Sunday, January 24, 2010

Kansas' Largest Earthquake

Just read that central Oklahoma (where I lived before moving to Kansas) had another small earthquake this morning - 3.7 in the Jones, OK area.  In reviewing the technical info on this quake from a USGS site, I traveled over to the Kansas site out of curiosity (Kansas Earthquake Info) and looked at the largest quake (of record) to hit Kansas - a 5.1 quake that struck the Riley County Area (Manhattan, KS) on April 24, 1867.  This quake is noted here because its USGS record has 3 references to water as follows:

This earthquake inflicted several minor injuries, cracked walls, and loosened stones from buildings. At Manhattan, a 0.6-meter wave was observed moving south to north on the Kansas River. Chimneys were downed in Louisville (Pottawatomie County) and Leavenworth. One side of a large building that houses a newspaper office was knocked down at Paola, south of Kansas City, in Miami County. East of Manhattan, the earth opened and ejected much water on a farm about 5 kilometers south of Wamego.  Additional minor damage occurred in Iowa at Dubuque (plaster fell); in Kansas at Junction City (a well being dug was destroyed),..
It's comforting to know that there has been little earthquake activity in Kansas since 1990 - I count only 13 or so.  (Map from the same USGS site linked above).  Now tornadoes - quite a different matter!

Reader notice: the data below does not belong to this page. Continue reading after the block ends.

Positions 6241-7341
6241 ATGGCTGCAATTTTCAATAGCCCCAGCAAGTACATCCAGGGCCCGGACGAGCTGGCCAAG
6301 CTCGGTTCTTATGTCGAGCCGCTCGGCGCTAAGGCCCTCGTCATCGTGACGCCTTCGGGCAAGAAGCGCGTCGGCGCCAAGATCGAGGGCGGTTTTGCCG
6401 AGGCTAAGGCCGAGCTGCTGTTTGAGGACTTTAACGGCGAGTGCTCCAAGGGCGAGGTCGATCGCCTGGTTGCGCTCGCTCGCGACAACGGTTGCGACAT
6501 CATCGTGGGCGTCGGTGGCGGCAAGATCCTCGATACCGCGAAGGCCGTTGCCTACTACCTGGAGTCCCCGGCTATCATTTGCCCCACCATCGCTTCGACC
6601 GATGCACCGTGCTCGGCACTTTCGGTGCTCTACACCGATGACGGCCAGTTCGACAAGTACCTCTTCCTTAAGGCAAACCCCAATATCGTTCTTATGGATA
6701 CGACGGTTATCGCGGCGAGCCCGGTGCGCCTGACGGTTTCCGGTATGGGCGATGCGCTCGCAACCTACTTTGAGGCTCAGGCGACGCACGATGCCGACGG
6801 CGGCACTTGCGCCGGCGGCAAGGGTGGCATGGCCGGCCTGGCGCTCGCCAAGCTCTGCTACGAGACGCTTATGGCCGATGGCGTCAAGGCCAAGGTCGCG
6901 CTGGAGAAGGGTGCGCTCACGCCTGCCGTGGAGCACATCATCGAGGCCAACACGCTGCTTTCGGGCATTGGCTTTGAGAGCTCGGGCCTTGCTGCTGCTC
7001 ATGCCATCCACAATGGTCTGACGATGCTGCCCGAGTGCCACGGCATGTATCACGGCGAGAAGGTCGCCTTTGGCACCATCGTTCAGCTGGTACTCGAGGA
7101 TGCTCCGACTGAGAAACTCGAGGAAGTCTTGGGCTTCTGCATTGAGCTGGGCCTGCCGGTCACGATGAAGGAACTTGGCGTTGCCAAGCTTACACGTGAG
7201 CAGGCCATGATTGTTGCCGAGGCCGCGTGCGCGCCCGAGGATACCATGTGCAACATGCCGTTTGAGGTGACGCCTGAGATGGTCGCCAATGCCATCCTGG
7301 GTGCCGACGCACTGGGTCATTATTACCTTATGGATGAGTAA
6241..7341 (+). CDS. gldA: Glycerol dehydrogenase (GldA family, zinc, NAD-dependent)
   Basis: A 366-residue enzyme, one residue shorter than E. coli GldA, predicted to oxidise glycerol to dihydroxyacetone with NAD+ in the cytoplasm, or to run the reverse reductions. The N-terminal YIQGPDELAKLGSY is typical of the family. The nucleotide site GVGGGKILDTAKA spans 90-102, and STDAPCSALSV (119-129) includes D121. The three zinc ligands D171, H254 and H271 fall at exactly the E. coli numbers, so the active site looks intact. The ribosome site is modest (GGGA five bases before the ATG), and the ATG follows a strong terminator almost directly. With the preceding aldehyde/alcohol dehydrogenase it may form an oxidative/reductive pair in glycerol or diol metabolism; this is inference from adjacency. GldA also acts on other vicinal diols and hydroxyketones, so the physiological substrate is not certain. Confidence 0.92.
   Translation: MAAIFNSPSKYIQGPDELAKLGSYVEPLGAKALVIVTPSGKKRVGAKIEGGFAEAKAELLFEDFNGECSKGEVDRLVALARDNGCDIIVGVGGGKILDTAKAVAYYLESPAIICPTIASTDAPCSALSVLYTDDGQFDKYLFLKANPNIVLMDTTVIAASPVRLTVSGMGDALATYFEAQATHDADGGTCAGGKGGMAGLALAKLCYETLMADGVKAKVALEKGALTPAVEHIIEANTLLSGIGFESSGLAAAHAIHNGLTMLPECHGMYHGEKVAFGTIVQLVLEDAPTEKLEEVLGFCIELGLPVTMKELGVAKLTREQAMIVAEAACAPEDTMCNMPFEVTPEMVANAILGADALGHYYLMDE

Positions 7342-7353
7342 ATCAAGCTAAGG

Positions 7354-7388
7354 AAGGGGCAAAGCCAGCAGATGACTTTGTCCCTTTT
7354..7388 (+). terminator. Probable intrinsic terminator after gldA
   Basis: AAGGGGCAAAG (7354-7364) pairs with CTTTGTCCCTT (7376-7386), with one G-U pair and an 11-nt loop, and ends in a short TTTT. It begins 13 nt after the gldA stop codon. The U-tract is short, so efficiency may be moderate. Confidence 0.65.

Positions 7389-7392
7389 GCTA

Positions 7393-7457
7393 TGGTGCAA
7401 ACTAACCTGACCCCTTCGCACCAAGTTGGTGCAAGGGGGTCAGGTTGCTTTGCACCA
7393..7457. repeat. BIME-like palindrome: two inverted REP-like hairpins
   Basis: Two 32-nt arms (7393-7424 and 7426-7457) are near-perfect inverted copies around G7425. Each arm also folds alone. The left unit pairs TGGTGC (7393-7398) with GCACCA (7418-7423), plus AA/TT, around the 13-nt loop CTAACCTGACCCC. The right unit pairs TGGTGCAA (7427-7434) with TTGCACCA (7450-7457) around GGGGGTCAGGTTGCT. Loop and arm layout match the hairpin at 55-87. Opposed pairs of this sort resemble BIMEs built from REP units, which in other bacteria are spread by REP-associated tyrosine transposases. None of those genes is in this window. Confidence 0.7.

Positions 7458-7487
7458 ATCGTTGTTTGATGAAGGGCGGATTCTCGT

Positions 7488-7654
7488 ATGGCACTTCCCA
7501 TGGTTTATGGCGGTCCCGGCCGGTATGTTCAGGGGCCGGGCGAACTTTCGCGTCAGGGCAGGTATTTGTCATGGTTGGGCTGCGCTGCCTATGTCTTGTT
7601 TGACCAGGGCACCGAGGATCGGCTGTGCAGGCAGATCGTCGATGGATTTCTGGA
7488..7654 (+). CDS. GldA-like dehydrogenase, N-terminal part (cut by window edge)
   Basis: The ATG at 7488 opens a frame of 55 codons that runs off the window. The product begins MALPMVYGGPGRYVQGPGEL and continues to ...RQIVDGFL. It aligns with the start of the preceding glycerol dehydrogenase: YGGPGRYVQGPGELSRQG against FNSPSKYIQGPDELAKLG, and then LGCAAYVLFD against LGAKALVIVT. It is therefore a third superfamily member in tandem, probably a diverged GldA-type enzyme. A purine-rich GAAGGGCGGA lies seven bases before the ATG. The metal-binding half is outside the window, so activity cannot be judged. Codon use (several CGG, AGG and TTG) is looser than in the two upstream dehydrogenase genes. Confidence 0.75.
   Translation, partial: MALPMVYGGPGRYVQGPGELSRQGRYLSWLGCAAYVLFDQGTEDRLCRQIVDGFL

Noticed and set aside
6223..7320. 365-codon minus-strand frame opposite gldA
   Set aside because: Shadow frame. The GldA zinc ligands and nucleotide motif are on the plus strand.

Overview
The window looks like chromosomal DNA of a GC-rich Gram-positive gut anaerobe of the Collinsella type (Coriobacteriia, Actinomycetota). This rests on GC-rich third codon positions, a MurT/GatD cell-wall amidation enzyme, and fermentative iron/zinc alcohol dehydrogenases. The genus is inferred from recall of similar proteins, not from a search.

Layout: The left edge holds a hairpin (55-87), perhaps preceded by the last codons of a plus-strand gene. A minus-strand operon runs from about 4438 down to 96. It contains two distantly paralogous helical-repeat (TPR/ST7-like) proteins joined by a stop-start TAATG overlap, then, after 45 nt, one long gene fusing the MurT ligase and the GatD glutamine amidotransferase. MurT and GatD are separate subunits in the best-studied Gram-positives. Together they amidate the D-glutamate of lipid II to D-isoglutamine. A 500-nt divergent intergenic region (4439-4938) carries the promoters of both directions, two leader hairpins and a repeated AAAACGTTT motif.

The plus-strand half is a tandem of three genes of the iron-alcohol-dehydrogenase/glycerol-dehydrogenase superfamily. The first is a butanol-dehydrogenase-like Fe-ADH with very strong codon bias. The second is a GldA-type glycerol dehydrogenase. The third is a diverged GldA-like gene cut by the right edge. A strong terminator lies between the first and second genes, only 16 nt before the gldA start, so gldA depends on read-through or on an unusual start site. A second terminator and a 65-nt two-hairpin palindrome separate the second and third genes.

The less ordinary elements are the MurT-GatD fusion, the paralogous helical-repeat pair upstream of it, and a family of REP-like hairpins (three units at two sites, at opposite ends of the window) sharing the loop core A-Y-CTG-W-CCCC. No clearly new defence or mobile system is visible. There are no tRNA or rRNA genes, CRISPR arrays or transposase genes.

1. I live in Salina, KS and I have been telling everyone that I can feel the shaking while I am laying down. No one else except for one friend can feel it. While I tried to take a nap this morning I felt it as soon as I laid down. It is happening now, as I write this. Weird thing about this time is that it woke me up. I was actually dreaming it was happening again and in the dream I woke up and looked out the window to see the ground cracking open slowly about 150 yards ESE of our house. And yes it did wake me up for real. And I jumped on the computer to research the seismic activity in Kansas, which brought me to your website. I have never heard of earthquakes happening in Kansas. Kinda creeps me out because our foundation on our house is failing. I can't believe that more people don't feel it. I am interested in obtaining more information on the seismic activity in Kansas. Could you point me in the right direction?

  2. Robin:

    Try the USGS site:

    There is also a twitter account for earthquakes at: However, this site only reports quakes of 2.5 magnitude or higher.

    Also, the Kansas Geological site ( might also have some info.

    Normally earthquakes are of short duration - a few seconds to a minute or so. Sounds like what you are feeling is a more constant shake (vibration?). If this is the case, I'd be looking for some other source.

    Good luck.